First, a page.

Rep. Matt Gaetz (R-Fla.) moved Monday to force a vote to oust Speaker Kevin McCarthy (R-Calif.) from his post, setting into motion a process that propels Republicans into a tough decision: Support McCarthy, or vote to boot him?
At least five Republicans are joining Gaetz in backing McCarthy’s ouster — potentially enough to remove McCarthy from office, depending on technicalities such as absences and present votes, if all Democrats also support removing the Speaker.
A handful of other Republicans who previously opposed the Speaker, meanwhile, are running to his corner.
And a large number of GOP lawmakers — including those who previously opposed him — remain undecided or declined to reveal their position.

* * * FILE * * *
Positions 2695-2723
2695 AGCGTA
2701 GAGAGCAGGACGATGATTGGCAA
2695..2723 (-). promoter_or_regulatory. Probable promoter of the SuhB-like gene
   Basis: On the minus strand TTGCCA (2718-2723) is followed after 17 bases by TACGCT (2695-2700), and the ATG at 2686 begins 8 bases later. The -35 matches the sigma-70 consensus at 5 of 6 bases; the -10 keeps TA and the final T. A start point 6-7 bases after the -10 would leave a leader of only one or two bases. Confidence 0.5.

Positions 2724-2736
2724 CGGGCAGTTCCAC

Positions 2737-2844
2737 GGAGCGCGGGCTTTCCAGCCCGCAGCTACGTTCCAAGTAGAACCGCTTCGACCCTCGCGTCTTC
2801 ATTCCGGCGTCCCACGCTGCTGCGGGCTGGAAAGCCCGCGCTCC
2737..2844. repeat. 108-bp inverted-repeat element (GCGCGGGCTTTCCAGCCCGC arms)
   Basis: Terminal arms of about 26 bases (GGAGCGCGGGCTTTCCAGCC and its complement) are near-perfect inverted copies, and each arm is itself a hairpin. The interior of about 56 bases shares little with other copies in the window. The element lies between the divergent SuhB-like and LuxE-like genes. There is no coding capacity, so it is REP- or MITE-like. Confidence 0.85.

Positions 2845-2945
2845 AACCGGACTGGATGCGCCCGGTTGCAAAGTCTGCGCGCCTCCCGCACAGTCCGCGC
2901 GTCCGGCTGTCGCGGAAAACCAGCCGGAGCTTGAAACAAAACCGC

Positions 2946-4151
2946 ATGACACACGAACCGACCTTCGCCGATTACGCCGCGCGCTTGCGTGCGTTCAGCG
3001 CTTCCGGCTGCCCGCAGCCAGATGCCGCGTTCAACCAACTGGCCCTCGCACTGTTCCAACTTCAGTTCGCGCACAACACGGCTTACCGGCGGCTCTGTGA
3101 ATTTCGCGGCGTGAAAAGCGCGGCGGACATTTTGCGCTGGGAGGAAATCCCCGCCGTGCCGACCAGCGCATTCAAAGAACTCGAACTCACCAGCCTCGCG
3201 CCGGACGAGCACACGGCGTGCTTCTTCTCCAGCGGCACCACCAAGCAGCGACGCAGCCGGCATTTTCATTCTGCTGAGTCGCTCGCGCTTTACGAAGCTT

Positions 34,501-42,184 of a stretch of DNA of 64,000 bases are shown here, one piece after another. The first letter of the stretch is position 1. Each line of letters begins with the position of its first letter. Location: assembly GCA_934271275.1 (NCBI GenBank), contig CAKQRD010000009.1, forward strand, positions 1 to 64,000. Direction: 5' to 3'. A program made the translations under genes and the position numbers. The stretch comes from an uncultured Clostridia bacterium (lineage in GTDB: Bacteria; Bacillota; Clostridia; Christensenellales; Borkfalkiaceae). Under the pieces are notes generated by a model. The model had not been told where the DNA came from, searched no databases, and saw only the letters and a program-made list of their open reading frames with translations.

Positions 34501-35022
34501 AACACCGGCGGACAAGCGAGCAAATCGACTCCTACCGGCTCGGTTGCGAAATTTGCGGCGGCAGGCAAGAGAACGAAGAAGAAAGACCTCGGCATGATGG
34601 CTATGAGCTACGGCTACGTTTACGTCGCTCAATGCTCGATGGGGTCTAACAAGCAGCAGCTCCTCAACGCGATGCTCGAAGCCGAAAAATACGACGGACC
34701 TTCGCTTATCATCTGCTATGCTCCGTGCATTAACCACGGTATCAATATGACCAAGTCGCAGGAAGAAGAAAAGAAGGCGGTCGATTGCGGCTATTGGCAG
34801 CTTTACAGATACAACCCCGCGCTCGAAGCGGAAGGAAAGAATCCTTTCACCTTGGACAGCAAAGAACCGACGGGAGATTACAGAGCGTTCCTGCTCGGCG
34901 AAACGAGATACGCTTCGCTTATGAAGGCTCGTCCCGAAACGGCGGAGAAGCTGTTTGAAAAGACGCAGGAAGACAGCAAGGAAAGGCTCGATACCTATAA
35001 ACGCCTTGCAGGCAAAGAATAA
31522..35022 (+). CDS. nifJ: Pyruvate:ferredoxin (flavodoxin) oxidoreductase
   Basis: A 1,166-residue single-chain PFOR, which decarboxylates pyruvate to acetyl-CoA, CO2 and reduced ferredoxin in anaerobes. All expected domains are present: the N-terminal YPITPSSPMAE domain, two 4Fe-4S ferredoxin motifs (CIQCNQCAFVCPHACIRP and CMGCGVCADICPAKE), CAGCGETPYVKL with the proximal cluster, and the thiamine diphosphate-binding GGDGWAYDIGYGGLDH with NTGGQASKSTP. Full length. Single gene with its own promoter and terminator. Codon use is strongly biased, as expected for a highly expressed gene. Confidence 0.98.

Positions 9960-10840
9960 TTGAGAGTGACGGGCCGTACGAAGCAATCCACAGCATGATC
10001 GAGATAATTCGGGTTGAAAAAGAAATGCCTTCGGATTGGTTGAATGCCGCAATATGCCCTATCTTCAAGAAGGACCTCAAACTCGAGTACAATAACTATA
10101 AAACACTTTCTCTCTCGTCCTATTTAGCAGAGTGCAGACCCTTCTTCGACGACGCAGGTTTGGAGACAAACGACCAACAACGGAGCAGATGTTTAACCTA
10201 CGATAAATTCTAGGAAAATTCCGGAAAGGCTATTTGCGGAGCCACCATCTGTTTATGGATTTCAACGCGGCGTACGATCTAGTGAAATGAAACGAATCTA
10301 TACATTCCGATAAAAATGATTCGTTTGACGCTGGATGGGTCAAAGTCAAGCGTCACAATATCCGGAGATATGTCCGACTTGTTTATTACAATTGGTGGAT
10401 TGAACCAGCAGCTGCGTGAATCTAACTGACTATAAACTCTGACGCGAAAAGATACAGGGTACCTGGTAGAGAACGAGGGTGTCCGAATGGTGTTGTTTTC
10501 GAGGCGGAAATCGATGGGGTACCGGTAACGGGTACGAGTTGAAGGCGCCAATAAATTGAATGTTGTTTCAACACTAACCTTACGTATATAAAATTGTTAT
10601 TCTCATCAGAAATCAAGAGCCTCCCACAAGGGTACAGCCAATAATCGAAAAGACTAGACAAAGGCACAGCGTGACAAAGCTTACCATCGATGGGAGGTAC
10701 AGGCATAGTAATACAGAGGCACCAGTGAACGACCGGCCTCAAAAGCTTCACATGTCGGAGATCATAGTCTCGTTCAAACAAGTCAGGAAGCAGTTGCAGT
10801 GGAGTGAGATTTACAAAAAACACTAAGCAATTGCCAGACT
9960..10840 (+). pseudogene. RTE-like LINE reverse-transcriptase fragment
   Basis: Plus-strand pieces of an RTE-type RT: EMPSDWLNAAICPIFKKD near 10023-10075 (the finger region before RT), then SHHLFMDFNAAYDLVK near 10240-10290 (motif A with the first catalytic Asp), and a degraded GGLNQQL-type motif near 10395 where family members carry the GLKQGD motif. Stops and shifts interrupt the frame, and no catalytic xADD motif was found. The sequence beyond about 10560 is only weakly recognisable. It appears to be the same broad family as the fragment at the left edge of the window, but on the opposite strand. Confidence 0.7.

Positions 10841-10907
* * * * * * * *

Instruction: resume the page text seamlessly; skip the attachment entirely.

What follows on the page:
Here is how Republicans fall on the vote to oust McCarthy.
Supporters of ousting McCarthy
Rep. Matt Gaetz (R-Fla.)
Gaetz, a top McCarthy adversary, moved to force a vote on McCarthy’s ouster Monday evening.
“He doesn’t have my support anymore and he doesn’t have the support of a requisite number of Republicans to continue as the Republican Speaker,” Gaetz told reporters after unveiling his resolution declaring the office of Speaker to be vacant.
Gaetz warned that he will continue to force votes on ousting McCarthy if the first one fails.
“It took Speaker McCarthy 15 votes to become the Speaker,” the Florida Republican said earlier Monday. “So until I get to 14 or 15, I don’t think I’m being any more dilatory than he was.”
Rep. Andy Biggs (R-Ariz.)
Biggs said he was “favorably disposed” to Gaetz’s move, clarifying that means he would be a “yes.”
Rep. Tim Burchett (R-Tenn.)
Burchett said Monday night that he is “praying about” how to vote on McCarthy’s ouster but said “right now,” he would support booting him from his post.